Most supporters had found better things to do than head for BD8 on a wet and miserable afternoon.

The attendance of just 3,642 was over 3,000 down on the corresponding cup exit to Harrogate last season.

But poor Valley Parade crowds in the FA Cup early rounds are historically nothing new.

Only 3,236 had bothered to turn up for the first of the Exeter trilogy in 2021, 3,764 against Shrewsbury in 2019 and 2,248 for the replay with non-league Aldershot the season before that.

By half-time, those who had made the effort must have been contemplating if their £15 could have been spent somewhere else.

City had not been particularly bad and started the game brightly enough with a couple of snatched half-chances promising more to come.

But two poor goals left them in a self-inflicted hole with no obvious sign of being able to clamber back out.

Wycombe had served a warning when David Wheeler slipped in behind Liam Ridehalgh to set up Kieran Sadlier but Harry Lewis saved well with his body.

The City stopper, though, was culpable for his part in the first goal.

Those in front of him failed to track Wheeler waiting in plenty of space to meet Ryan Tafazolli’s deep cross or Killian Phillips arriving in the box to meet the knockdown with a first-time shot.

Lewis then allowed the Crystal Palace loanee’s effort to bounce past his right hand.

Wycombe’s second looked even worst from a City viewpoint.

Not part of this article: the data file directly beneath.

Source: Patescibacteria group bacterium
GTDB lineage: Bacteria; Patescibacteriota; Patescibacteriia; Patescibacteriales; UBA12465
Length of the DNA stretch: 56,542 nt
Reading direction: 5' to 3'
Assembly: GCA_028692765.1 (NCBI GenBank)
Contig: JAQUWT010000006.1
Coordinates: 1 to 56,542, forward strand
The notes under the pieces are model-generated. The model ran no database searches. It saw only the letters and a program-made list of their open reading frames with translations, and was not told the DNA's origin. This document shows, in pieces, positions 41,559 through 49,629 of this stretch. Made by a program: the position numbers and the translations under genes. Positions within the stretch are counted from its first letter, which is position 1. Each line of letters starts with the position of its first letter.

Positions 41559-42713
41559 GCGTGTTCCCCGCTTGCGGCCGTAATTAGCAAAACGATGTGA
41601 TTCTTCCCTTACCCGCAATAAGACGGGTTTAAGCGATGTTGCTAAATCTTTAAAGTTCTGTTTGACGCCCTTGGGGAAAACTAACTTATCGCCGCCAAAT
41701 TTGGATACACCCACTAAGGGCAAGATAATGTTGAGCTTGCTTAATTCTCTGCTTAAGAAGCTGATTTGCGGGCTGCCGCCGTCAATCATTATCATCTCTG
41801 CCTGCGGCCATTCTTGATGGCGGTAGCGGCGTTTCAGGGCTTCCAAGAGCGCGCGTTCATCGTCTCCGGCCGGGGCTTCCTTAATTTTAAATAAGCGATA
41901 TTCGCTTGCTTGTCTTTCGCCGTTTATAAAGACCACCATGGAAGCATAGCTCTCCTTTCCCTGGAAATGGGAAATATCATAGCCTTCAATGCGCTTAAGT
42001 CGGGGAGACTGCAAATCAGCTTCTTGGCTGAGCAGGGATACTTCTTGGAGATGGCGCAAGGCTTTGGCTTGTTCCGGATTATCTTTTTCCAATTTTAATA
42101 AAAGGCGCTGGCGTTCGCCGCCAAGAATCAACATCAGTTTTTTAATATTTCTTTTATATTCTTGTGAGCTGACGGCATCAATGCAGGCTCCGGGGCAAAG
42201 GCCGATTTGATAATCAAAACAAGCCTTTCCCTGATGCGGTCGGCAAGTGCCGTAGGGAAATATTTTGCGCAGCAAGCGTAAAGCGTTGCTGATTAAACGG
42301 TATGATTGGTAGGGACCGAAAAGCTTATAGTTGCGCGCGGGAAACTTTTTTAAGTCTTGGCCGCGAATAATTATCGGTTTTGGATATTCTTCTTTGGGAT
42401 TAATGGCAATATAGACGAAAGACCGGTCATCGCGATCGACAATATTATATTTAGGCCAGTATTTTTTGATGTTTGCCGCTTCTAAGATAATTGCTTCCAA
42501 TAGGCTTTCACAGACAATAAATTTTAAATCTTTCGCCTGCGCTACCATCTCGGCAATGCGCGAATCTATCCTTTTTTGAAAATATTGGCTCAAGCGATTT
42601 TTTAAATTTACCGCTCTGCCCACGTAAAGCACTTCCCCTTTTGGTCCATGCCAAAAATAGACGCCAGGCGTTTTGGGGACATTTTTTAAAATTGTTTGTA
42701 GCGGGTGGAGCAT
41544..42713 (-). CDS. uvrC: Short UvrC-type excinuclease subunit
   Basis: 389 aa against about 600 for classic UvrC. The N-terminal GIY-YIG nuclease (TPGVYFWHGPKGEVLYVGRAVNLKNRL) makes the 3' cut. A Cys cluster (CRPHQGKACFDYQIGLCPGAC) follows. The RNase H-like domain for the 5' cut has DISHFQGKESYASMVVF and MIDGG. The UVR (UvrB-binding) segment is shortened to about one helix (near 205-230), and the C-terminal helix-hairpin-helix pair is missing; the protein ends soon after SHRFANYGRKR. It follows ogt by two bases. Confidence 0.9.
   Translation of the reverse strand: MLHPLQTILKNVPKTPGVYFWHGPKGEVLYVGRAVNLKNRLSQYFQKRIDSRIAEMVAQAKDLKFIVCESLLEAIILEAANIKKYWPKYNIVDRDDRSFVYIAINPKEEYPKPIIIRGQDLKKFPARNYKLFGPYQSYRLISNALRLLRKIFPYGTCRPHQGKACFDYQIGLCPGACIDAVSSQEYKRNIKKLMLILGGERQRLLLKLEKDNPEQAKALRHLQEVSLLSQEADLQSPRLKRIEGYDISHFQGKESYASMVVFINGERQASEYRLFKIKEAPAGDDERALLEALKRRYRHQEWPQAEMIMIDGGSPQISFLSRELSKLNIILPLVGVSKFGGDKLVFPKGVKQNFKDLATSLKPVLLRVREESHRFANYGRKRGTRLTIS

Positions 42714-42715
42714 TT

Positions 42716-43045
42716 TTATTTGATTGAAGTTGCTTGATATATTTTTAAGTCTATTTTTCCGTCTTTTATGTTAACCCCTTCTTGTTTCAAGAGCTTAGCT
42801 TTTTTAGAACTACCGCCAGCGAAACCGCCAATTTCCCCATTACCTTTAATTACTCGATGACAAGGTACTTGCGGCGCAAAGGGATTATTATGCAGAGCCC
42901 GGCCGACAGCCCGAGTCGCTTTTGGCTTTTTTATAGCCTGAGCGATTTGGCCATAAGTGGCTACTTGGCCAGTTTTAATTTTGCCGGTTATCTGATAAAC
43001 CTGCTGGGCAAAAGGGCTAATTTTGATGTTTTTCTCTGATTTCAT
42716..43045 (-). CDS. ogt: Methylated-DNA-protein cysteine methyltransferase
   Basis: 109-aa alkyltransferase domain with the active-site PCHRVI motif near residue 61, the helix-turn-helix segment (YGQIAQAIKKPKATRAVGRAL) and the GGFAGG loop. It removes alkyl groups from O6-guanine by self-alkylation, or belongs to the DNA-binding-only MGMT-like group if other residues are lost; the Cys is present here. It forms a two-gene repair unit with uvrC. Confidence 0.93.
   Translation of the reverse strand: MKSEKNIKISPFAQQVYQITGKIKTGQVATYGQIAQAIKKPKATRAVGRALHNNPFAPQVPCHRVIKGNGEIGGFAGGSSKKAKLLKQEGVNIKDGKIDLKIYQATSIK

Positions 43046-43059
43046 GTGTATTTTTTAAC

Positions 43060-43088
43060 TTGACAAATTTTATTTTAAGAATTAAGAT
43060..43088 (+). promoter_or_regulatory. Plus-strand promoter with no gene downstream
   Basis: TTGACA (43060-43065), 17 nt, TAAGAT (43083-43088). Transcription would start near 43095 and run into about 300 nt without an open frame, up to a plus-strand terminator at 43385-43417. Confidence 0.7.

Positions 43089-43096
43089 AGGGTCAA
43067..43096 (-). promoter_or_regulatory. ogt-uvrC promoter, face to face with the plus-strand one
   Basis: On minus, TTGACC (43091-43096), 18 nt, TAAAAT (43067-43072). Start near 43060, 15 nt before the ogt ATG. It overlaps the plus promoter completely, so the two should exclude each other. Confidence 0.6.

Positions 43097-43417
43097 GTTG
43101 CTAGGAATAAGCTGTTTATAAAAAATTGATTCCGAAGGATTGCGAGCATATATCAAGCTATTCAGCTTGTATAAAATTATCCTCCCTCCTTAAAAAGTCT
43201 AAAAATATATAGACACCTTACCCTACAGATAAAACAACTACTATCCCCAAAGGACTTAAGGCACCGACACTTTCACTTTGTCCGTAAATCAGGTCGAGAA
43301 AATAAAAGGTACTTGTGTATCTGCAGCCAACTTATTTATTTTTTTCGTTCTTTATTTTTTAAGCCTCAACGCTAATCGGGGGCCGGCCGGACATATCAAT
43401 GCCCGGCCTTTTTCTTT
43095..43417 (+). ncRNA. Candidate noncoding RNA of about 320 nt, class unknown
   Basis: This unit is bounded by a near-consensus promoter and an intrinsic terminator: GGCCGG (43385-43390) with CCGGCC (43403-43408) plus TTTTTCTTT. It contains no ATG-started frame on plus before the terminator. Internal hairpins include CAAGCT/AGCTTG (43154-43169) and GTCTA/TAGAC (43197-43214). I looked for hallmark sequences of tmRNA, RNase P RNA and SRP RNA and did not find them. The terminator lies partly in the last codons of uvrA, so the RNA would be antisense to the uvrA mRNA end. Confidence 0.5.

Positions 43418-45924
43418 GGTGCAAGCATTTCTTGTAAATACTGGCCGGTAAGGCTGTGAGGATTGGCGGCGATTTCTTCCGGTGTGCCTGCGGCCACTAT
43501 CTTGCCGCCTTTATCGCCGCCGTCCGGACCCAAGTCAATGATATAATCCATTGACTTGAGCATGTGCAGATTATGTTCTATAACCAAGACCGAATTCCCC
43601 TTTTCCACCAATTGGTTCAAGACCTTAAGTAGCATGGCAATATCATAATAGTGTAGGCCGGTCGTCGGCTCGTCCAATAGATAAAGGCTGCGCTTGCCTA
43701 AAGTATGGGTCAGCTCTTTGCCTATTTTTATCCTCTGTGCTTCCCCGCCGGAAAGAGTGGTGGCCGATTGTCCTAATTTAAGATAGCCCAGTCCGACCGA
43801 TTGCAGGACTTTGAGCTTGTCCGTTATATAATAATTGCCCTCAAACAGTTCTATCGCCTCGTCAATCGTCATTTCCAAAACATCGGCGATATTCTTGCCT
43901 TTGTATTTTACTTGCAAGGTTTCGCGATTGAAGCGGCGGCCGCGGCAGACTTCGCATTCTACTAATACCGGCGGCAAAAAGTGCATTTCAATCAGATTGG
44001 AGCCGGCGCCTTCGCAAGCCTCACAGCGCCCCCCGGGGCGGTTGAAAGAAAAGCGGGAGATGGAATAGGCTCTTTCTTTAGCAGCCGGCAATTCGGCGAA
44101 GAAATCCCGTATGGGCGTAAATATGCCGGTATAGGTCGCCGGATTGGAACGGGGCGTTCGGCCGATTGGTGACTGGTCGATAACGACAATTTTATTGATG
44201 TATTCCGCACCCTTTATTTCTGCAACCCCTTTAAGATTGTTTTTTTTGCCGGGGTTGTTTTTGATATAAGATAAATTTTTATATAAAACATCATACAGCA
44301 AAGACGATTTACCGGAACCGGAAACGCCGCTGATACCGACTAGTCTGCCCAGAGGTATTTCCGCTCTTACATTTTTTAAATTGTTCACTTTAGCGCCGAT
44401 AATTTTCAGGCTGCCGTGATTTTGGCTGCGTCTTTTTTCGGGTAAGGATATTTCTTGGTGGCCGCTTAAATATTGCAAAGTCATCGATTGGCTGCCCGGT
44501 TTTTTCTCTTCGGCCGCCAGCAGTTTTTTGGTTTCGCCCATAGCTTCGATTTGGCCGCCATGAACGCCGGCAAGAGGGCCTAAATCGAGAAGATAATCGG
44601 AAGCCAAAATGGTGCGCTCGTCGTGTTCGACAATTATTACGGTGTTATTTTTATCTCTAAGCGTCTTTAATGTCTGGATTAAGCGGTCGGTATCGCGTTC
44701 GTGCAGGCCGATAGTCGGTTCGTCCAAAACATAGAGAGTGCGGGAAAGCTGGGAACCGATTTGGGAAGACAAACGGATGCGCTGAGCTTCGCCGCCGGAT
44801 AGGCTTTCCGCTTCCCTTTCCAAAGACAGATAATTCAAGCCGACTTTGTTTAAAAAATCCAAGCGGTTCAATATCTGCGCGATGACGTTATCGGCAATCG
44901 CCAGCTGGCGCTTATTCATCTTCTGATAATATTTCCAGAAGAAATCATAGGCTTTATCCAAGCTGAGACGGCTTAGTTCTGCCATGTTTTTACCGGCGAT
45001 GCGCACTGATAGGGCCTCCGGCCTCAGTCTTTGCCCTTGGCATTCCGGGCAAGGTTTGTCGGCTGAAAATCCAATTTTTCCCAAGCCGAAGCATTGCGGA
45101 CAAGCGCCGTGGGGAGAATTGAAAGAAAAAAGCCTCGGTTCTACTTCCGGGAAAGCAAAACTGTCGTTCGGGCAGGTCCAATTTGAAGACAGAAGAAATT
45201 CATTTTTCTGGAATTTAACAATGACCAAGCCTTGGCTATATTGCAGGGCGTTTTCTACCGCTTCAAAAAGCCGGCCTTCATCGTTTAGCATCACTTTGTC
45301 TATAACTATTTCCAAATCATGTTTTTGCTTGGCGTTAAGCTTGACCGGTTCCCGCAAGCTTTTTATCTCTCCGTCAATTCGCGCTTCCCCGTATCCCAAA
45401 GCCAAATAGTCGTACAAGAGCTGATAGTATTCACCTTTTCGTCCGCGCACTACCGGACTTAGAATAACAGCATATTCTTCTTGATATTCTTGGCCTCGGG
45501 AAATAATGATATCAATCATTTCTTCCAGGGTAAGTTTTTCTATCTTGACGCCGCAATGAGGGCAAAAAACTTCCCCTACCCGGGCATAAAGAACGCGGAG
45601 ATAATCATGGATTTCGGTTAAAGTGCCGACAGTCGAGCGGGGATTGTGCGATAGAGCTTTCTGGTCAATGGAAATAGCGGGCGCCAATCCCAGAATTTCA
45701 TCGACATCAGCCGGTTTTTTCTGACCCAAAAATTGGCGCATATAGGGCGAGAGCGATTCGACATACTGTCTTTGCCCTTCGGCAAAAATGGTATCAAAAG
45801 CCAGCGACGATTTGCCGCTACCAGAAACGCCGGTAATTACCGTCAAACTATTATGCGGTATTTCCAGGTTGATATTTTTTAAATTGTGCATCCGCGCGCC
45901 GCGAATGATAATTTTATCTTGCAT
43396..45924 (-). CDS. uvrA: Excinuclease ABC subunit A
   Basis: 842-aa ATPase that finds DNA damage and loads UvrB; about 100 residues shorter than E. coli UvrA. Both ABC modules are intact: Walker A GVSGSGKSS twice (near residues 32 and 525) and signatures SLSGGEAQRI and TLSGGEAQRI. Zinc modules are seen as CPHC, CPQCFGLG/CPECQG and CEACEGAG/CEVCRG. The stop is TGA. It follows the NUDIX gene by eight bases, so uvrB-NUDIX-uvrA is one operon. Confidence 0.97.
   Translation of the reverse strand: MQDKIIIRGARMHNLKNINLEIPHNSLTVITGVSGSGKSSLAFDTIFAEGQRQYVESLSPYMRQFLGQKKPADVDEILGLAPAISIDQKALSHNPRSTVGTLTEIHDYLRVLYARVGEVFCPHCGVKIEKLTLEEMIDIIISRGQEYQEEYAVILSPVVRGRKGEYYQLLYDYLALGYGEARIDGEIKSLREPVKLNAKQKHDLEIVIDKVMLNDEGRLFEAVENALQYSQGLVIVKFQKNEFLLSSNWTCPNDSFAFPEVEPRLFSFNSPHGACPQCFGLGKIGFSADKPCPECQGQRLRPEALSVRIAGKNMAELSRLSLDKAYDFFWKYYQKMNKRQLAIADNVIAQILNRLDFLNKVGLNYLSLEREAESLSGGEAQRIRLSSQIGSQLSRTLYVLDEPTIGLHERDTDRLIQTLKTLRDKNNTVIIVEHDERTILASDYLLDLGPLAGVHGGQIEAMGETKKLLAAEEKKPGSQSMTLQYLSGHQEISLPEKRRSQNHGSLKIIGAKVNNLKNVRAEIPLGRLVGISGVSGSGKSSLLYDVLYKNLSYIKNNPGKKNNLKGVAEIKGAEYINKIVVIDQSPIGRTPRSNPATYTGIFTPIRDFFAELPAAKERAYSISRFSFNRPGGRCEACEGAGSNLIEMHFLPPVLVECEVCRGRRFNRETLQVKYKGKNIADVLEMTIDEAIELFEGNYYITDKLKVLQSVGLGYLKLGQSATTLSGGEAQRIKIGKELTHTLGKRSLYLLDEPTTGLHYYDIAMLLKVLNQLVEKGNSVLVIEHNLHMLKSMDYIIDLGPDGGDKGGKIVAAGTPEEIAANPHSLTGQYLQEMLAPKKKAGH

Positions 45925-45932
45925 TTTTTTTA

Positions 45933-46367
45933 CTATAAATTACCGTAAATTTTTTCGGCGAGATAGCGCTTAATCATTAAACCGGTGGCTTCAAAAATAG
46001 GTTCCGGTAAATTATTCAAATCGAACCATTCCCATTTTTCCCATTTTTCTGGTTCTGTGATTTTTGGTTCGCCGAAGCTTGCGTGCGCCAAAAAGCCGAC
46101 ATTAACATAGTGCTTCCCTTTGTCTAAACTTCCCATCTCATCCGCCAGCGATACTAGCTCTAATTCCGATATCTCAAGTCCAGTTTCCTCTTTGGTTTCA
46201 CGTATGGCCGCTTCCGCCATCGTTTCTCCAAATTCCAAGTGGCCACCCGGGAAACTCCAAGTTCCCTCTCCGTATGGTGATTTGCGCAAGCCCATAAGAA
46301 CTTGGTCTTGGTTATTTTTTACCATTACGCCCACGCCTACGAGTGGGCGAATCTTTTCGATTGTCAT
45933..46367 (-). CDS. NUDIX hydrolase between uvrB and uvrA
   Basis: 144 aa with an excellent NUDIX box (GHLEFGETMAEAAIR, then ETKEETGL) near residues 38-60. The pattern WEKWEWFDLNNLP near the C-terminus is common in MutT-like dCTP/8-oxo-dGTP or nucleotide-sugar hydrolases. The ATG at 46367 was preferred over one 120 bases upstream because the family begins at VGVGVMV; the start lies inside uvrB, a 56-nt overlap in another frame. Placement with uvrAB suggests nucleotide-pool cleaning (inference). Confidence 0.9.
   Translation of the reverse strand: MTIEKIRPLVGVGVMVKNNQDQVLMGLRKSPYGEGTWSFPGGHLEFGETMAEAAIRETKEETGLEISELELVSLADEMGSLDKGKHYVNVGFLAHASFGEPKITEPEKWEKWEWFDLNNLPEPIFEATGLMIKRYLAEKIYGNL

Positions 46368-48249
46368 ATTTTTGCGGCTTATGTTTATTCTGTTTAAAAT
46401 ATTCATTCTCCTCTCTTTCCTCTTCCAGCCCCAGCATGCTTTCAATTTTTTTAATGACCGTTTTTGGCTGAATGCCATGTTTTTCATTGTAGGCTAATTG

Osadebe should have dealt with a half-cleared corner as he won possession to the side of the penalty area.

But instead of taking the safest route and wellying into touch, the midfielder decided to take a touch or two of his own – and instead allowed Freddie Potts to pick-pocket possession.

The early cross caused confusion as Sam Stubbs, running towards his own goal, nodded the ball past a flailing Lewis.

Phillips, who had annoyed the Kop with an exaggerated celebration under their noses when he scored, was at it again shaking both fists as the home side fumed.



But, to their credit, City cleared their heads and got back at it after the break. The change in formation helped as belief began to build.

Jamie Walker led the resistance, preparing to shoot whenever the opportunity arose, and got the goal that brought hope just after the hour point.

Ash Taylor shaped to hurl a throw into the Wycombe box but instead took it short, got the ball back and launched a cross into the mix.

Max Stryjek, who had done well to keep out a header from the otherwise tightly-marshalled Cook, was less convincing with his punch.

Richie Smallwood kept the ball alive and his header dropped for Walker to smash a first-time volley through the scrum of bodies.

The Kop sprang to life as City set about chasing a second goal. But, as so often this season, finding the net another time proved elusive.

Even Lewis joined the fun for a late free-kick and hung around in the penalty area as the ball bobbed about.

But Wycombe, by this point bolstered by the extra defensive presence of experienced campaigner Richard Keogh, stuck at it to see the game through.

A cup departure is no great shakes, although the £41,000 prize money would have come in handy, but the fightback offered a launchpad for the man City will trust with their fortunes for next time.

Another chapter starts now.